Transmode, Cisco Duel on CWDM
It started with David -- Transmode Systems AB, a Swedish CWDM equipment pioneer -- announcing some new products (see Transmode Broadens CWDM Portfolio).
But it got a lot more interesting when Goliath -- Cisco Systems Inc. (Nasdaq: CSCO) -- hove into view, stomped on the little startup (squelch!), and let it slip that it's got some new CWDM developments of its own in the pipeline (burp!).
The scuffle is over Transmode's new "Pluggable Transponder," a module that plugs into customer equipment to offer carriers a cheaper way of offering managed, CWDM-based services.
Unfortunately for Transmode, a lot of that customer equipment happens to have a Cisco label on it, and Cisco says it probably won't support the use of Transmode modules with its gear.
Cisco's got a valid reason: such modules need to undergo a lot of interoperability tests to demonstrate that they'll meet electromagnetic compatibility (EMC) regulations, according to Martin Patten, manager of product marketing for Cisco's Catalyst switches in Europe, Middle East, and Africa (EMEA).
All the same, it could be a handy excuse for Cisco, which already sells pluggable CWDM modules for its equipment -- and charges a hefty price for them. Patten cites a list price of $4,995. Transmode says its modules will probably list between $1,500 and $2,000 apiece when they ship at the end of the year.
Transmode's modules aren't just a lot less expensive than Cisco's. They also do more because, unlike Cisco's, they enable carriers to manage the optics. Patten questions whether that's really necessary. "What do you actually need to manage, anyhow?" he asks, noting that many CWDM parts are passive and can't go wrong.
This view is challenged by one of Transmode's customers, Vtesse Networks, a U.K. startup network operator offering Ethernet-based services to corporate customers. Its CTO, Alan Mitchell, cites lack of management as a key reason why he's not used Cisco type modules in his network. "You'd have no idea what was happening to the transmission system," he says.
Cisco's Patten isn't convinced and thinks the EMC issue will prove a big problem for Transmode. "All of the other vendors will have similar issues," he says. Michael Crossey, Transmode's VP of marketing, says other vendors are discussing interoperability tests. They're interested in selling Transmode's modules because it'll give them a competitive advantage over Cisco, he contends.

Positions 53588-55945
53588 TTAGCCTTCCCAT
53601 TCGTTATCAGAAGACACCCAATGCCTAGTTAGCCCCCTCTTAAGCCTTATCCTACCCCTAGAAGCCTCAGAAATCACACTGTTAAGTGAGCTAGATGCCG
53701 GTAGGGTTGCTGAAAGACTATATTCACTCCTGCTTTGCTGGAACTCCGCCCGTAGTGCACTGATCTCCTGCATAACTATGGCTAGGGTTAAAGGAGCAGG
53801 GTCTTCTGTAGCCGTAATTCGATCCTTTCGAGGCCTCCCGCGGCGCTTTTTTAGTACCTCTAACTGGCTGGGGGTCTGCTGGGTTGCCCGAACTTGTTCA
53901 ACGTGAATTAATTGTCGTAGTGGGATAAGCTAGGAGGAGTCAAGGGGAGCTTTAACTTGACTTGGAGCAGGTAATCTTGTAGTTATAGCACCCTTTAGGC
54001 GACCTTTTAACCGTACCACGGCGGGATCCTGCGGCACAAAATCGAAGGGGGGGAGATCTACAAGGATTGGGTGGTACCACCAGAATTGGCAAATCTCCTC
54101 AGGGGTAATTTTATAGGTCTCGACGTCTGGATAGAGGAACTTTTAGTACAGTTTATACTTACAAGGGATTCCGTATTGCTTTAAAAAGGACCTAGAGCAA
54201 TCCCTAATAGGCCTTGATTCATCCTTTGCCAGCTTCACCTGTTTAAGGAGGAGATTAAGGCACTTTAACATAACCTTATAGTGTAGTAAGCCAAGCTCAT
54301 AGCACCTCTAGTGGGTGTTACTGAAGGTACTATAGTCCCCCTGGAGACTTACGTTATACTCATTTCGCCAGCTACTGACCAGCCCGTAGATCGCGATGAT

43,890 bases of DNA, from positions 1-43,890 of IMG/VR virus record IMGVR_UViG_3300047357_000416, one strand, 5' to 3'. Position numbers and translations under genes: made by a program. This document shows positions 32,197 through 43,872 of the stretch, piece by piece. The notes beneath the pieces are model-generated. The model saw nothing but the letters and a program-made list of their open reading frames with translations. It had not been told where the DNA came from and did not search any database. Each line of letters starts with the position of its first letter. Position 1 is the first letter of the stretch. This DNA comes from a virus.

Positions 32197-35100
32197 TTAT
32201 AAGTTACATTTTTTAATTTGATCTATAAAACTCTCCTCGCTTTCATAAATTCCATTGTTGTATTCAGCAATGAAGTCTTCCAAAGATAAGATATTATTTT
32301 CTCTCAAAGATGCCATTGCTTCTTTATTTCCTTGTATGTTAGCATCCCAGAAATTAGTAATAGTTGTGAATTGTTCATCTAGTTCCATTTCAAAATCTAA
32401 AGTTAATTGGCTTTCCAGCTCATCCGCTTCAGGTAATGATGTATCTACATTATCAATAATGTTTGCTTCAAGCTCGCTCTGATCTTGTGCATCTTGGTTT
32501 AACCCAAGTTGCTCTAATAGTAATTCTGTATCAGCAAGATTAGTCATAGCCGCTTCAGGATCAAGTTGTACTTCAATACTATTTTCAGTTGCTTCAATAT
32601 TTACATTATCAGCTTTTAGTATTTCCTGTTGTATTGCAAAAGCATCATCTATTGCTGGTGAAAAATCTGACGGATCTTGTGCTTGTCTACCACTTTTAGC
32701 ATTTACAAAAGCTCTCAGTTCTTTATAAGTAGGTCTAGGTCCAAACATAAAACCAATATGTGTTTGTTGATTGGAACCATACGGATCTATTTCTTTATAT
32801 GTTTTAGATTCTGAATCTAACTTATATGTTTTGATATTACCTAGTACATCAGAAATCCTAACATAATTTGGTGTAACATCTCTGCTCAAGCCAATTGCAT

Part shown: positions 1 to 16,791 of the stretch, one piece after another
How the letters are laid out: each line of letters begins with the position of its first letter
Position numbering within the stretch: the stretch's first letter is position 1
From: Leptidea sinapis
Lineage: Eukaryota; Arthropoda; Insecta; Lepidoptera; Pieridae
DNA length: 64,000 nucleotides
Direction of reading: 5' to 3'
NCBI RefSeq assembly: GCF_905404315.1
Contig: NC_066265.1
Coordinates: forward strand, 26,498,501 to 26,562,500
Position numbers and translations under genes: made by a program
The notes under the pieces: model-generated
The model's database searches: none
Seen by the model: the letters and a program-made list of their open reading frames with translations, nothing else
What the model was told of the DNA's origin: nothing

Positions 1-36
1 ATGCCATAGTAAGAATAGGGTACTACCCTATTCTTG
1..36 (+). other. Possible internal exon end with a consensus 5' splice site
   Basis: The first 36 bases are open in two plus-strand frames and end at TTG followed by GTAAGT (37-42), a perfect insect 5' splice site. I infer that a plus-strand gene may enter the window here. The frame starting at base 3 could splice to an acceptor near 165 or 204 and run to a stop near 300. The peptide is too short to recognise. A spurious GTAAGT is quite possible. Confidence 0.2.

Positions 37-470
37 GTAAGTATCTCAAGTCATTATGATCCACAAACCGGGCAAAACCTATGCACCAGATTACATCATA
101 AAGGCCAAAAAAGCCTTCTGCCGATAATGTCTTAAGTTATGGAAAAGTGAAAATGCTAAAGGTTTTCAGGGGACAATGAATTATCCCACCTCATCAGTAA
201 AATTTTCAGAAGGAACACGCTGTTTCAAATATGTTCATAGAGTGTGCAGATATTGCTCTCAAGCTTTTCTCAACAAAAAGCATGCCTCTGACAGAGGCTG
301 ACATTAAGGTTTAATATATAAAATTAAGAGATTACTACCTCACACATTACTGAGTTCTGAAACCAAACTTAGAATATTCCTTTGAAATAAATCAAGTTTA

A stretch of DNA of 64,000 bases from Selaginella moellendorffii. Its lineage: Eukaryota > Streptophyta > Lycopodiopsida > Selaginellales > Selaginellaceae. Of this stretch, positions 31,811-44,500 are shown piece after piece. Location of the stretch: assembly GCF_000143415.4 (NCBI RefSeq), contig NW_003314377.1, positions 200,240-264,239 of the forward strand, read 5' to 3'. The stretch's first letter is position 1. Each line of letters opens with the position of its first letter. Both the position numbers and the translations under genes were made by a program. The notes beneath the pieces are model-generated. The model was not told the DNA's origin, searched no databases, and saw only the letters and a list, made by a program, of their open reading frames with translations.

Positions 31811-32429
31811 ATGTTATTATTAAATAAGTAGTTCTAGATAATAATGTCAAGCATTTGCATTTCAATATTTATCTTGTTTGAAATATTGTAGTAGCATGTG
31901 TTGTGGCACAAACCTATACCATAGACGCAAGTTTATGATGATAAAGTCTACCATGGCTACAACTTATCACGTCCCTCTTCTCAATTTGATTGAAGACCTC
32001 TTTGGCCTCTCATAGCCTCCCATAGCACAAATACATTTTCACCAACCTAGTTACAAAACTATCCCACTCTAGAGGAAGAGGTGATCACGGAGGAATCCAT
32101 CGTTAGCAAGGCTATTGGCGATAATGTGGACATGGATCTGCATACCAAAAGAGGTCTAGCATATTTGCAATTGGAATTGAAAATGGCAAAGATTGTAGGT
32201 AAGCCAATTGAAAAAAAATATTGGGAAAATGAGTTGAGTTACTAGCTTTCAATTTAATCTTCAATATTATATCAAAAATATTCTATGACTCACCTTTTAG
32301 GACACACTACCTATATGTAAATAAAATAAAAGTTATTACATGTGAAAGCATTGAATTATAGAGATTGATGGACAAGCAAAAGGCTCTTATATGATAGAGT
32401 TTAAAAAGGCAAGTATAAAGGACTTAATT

To dig deeper in this issue, a little background is needed on the two types of CWDM system that have been sold to date.
Transmode has pioneered the "transponder-based" approach, whereby each piece of customer equipment is connected using inexpensive 850 or 1310 nanometer optics to a transponder that converts the incoming light back into electrical signals before retransmitting it at one of the standard wavelengths used in the CWDM system (between 1270 and 1610nm).
Cisco has championed the "GBIC-based" approach, whereby vendors offer a range of Gigabit Interface Converters (GBICs) that plug directly into customer equipment and convert electrical signals directly into one of the standard CWDM wavelengths. This skips the need for an expensive transponder.
So far, telecom operators have often preferred the transponder-based approach because it enables them to manage their networks and handle equipment with non-GBIC interfaces. Enterprises have favored the GBIC approach because it's simple and low cost (see CWDM: Low-Cost Capacity).
Transmode's new "Pluggable Transponders" plug directly into interfaces in customer equipment (like the GBIC-based approach) but incorporate all of the componentry found in its transponder cards, giving carriers the ability to offer managed services.
"The way it's been implemented keeps the cost down -- and that's the bit that's protected by patents," says Transmode's Crossey. As noted, the Pluggable Transponders will list at $1,500 to $2,000 each. This compares with $3,000 to $5,000 for Transmode's transponder card.
Brian McCann, chief marketing and strategy officer for one of Transmode's competitors, ADVA AG Optical Networking (Frankfurt: ADV), questions whether there's a big market for GBIC format devices now. Something like 10 million GBIC ports have been deployed in customer equipment, according to Cisco, but "most of the new equipment is starting with SFP [Small Form Pluggable]," McCann contends, adding that in ADVA's experience, customers deploy new equipment when they buy CWDM-based services.
McCann also wonders whether Transmode's device will be totally GBIC compatible, bearing in mind that it's incorporating extra functions that would boost power requirements and might need extra pins.
Crossey says Transmode's module fully complies with the GBIC multisource agreement. "The electrical side of it is unchanged." He accepts that new equipment now boasts SFP interfaces. "It's the installed base we're targeting to start with." Transmode will bring out SFP modules "hot on the heels" of its GBIC ones, early next year, he adds.
By then, however, Cisco might have shifted the goal posts. "We already offer CWDM GBICs and DWDM GBICs," says Patten. The next step, he hints, will be CWDM SFP modules.
— Peter Heywood, Founding Editor, Light Reading